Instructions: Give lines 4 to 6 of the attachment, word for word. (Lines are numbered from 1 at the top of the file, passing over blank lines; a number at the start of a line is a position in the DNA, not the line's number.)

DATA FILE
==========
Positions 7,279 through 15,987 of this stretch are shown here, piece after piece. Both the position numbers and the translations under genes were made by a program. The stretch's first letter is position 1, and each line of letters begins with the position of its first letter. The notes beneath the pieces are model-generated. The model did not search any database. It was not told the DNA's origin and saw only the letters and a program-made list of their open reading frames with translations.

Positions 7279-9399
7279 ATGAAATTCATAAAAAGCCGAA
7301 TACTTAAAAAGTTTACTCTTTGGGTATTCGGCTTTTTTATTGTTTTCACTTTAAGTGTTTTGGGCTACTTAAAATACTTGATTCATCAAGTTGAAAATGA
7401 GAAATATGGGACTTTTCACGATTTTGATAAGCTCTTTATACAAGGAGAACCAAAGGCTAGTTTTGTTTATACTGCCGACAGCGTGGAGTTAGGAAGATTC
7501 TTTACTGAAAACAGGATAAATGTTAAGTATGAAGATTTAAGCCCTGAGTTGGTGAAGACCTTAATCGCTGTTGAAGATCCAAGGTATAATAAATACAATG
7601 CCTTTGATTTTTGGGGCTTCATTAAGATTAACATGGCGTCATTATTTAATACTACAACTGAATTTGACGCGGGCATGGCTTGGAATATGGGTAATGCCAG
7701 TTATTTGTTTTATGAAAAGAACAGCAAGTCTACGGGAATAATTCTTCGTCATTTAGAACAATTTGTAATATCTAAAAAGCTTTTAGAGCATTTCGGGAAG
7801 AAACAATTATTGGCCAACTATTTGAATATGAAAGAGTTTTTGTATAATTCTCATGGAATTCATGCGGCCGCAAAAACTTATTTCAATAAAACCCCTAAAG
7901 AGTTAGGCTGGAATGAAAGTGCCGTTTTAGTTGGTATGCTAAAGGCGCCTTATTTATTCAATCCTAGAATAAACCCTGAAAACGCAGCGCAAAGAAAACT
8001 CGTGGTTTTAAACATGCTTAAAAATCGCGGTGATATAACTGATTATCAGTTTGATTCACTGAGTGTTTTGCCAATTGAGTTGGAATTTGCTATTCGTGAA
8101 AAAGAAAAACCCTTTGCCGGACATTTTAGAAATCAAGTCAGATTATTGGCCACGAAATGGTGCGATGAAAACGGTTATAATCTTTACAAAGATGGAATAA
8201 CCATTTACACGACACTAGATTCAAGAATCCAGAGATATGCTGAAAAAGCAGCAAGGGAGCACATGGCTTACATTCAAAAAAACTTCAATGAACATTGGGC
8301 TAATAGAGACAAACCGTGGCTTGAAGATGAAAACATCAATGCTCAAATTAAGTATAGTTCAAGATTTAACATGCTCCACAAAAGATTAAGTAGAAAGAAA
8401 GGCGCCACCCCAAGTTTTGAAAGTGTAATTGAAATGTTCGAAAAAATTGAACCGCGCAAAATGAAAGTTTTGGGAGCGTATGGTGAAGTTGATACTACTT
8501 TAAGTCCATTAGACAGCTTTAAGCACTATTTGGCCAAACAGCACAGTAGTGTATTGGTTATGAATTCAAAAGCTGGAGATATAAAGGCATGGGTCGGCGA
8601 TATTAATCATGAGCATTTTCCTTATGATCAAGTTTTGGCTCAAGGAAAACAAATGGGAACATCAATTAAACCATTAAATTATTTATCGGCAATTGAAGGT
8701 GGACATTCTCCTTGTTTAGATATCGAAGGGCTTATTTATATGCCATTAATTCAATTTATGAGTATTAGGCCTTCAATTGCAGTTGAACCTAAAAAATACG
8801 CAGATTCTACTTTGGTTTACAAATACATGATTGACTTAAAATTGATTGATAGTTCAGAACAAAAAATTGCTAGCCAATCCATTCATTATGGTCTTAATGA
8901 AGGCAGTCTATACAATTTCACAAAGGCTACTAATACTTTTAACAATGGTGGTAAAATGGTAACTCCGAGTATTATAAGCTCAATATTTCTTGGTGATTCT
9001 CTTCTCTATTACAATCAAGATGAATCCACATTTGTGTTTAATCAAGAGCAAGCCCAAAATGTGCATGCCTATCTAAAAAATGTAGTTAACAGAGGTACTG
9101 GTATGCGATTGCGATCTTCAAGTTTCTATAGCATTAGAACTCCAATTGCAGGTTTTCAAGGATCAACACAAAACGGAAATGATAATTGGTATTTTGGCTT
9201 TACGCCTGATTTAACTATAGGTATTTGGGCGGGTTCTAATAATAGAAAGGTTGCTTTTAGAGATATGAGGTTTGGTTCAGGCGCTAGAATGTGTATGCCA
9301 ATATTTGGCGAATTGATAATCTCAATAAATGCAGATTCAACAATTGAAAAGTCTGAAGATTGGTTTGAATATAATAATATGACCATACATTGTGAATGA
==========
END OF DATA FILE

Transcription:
7301 TACTTAAAAAGTTTACTCTTTGGGTATTCGGCTTTTTTATTGTTTTCACTTTAAGTGTTTTGGGCTACTTAAAATACTTGATTCATCAAGTTGAAAATGA
7401 GAAATATGGGACTTTTCACGATTTTGATAAGCTCTTTATACAAGGAGAACCAAAGGCTAGTTTTGTTTATACTGCCGACAGCGTGGAGTTAGGAAGATTC
7501 TTTACTGAAAACAGGATAAATGTTAAGTATGAAGATTTAAGCCCTGAGTTGGTGAAGACCTTAATCGCTGTTGAAGATCCAAGGTATAATAAATACAATG